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Mitford Castle – A site of much turbulence and turmoil

As tends to be the way with English castles, Mitford has enjoyed changing fortunes in changing times. Located in the far north of England, it saw its fair share of both English wrangles and Scottish agitation. But although Mitford Castle may have only been ‘active’ for about two hundred and fifty years, it certainly made the most of its time whilst it was standing.

Norman beginnings…

Built around the time of the Norman Conquest, Mitford Castle was originally owned by Sir John de Mitford. His daughter, Sybilla, was given in marriage to Richard Bertram by William the Conqueror. And so the main part of its story begins.

It started off as an earthwork fortress, with a timber motte-and-bailey. Situated on a small hill overlooking the River Wansbeck it afforded the owners an extensive defensive view whilst also being protected itself by a burn.  Proper records of the castle don’t actually start until 1138, when it was then owned by William Bertram. It was at this point too when it began to be transformed into the stone construction that we know it to be now. For the next few decades, the layout was added to and changed, with the bailey being divided into two parts and the southern section being defended by a stone curtain wall.

Baronial upheaval…

By the time of the First Barons War in 1215, Mitford Castle had passed to Roger Bertram. Roger was in opposition to King John, as were many of this Northern counterparts, and he paid homage to Alexander II of Scotland. John, however, wasn’t apt to give in to such slights, and he recruited a significant army with many Flemish mercenaries and attacked Mitford. The castle was seized by royal forces and passed to Philip de Ulecotes. Philip garrisoned it on behalf of King John and braved a Scottish siege led by Alexander II.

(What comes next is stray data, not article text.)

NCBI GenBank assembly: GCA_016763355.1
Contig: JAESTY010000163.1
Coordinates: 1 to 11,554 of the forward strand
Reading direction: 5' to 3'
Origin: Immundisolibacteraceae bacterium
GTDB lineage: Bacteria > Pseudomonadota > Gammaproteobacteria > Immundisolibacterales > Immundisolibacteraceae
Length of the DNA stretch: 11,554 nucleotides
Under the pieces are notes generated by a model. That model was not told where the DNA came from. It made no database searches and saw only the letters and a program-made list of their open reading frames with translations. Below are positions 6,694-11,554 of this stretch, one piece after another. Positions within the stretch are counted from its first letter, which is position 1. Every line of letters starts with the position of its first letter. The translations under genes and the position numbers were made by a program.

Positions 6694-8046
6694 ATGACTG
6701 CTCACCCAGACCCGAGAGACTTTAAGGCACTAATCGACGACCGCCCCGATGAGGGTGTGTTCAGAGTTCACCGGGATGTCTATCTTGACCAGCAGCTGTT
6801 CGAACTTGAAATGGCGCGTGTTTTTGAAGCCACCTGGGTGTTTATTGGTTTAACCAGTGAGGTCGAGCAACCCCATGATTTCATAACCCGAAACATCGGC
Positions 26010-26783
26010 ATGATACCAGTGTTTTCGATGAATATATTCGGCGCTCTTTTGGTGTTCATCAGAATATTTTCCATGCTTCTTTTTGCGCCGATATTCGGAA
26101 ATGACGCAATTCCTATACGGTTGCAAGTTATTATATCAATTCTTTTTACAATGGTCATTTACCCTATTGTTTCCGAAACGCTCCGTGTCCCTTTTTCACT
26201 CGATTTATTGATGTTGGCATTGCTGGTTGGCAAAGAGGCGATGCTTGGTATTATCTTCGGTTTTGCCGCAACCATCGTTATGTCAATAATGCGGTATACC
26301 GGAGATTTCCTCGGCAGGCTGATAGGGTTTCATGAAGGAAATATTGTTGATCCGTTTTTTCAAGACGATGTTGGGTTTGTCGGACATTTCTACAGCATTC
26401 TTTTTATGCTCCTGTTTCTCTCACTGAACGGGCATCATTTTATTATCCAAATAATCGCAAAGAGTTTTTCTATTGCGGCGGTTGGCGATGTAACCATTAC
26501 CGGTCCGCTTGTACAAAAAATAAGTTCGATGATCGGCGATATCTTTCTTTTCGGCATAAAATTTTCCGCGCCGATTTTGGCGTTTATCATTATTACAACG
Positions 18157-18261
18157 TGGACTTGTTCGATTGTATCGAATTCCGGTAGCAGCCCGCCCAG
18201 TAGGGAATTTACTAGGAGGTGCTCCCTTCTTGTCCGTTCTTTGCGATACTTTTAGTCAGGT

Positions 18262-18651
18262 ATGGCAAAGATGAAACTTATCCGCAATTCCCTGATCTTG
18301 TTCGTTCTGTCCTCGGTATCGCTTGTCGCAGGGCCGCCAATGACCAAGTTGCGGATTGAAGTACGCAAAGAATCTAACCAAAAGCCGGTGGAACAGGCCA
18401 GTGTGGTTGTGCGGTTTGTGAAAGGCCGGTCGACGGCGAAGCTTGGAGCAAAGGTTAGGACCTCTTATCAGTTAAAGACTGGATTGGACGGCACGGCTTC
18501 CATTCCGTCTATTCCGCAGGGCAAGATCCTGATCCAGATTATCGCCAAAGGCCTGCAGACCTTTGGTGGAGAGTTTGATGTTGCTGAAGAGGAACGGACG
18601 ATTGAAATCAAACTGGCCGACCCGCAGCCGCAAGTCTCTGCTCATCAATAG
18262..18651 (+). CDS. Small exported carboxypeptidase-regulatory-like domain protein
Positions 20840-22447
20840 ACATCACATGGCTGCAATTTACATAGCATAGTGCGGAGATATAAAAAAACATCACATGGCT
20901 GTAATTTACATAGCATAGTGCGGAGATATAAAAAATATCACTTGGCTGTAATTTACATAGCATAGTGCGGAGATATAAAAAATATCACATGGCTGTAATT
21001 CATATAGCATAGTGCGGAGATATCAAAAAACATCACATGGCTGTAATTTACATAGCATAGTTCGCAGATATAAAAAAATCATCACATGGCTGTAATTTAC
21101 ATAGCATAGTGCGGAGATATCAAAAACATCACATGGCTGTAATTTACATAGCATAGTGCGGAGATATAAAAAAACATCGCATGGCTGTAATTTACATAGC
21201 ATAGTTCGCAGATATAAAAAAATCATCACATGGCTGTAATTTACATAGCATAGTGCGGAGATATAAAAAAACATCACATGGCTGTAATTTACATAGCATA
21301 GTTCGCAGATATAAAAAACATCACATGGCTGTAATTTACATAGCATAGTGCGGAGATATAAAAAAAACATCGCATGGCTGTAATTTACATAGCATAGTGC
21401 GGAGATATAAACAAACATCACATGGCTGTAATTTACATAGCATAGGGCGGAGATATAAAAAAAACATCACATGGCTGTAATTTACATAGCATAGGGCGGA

It wasn’t long, however, before John died, and William Marshall, acting as regent for Henry III, pursued his quest to pour oil over troubled waters. He sought reconciliation and ordered Philip to return Mitford to the Bertram family. But it took an ensuing threat of confiscation of Philip’s Nottinghamshire and Yorkshire properties to finally do the trick. Roger Bertram returned to his home.

Kerfuffles and kidnappings…

The next few years saw a bit of chopping and changing. The First War of Scottish Independence broke out in 1296. The two nations locked horns in earnest and England rampaged. When Edward I died at the Battle of Bannockburn in 1314, though, the direction changed. Robert the Bruce dipped in and out of the north, causing trouble and devastation wherever he went; his quest to force Edward II to recognise Scotland as an independent country. To add to the melee, Sir Gilbert Middleton, who had seized Mitford Castle some time around 1310, took advantage of all the mayhem, and jumped at the opportunity to further things for himself. On 1st September, 1317, he kidnapped Lewis de Beaumont, who was on his way to be made Bishop of Durham, and imprisoned him and his companions in Mitford Castle. Unsurprisingly, this caused outrage and Middleton was eventually hung, drawn, and quartered for his shocking behaviour.

A blazing end…

With its owner either locked in the tower, or already executed – accounts are undecided – it is believed that Mitford’s demise swiftly took place at the hands of the Scots. In 1318, the castle sustained a direct attack from Scottish forces. Accounts written a handful of years later reported it to be ruinous and wholly burnt. And it can only be surmised, thereafter, that it had no strategic importance. For in that burnt and gutted state Mitford Castle then basically languished as part of the Mitford family estate until 1993, when it was bought by the Bruce Shepherd family. In a bid to preserve an important part of our history, though, English Heritage have provided grants to help towards the repair and restoration. And that work is ongoing.Mitford Castle